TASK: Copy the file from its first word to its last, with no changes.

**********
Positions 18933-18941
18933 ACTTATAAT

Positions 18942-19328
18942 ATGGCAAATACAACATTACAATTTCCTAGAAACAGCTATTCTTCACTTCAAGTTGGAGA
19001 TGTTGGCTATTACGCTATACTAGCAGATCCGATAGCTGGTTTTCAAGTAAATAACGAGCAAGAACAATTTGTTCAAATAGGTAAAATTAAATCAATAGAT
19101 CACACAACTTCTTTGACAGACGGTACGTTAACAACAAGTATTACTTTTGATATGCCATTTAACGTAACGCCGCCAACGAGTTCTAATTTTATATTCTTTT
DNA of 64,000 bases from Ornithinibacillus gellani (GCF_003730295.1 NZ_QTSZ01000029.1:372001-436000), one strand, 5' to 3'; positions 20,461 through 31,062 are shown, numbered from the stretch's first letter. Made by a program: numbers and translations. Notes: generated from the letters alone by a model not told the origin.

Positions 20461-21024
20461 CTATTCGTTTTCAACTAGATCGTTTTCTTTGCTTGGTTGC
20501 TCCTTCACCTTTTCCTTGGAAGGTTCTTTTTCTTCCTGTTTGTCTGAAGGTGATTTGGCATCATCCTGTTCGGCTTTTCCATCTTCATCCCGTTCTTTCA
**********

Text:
Positions 18933-18941
18933 ACTTATAAT

Positions 18942-19328
18942 ATGGCAAATACAACATTACAATTTCCTAGAAACAGCTATTCTTCACTTCAAGTTGGAGA
19001 TGTTGGCTATTACGCTATACTAGCAGATCCGATAGCTGGTTTTCAAGTAAATAACGAGCAAGAACAATTTGTTCAAATAGGTAAAATTAAATCAATAGAT
19101 CACACAACTTCTTTGACAGACGGTACGTTAACAACAAGTATTACTTTTGATATGCCATTTAACGTAACGCCGCCAACGAGTTCTAATTTTATATTCTTTT
DNA of 64,000 bases from Ornithinibacillus gellani (GCF_003730295.1 NZ_QTSZ01000029.1:372001-436000), one strand, 5' to 3'; positions 20,461 through 31,062 are shown, numbered from the stretch's first letter. Made by a program: numbers and translations. Notes: generated from the letters alone by a model not told the origin.

Positions 20461-21024
20461 CTATTCGTTTTCAACTAGATCGTTTTCTTTGCTTGGTTGC
20501 TCCTTCACCTTTTCCTTGGAAGGTTCTTTTTCTTCCTGTTTGTCTGAAGGTGATTTGGCATCATCCTGTTCGGCTTTTCCATCTTCATCCCGTTCTTTCA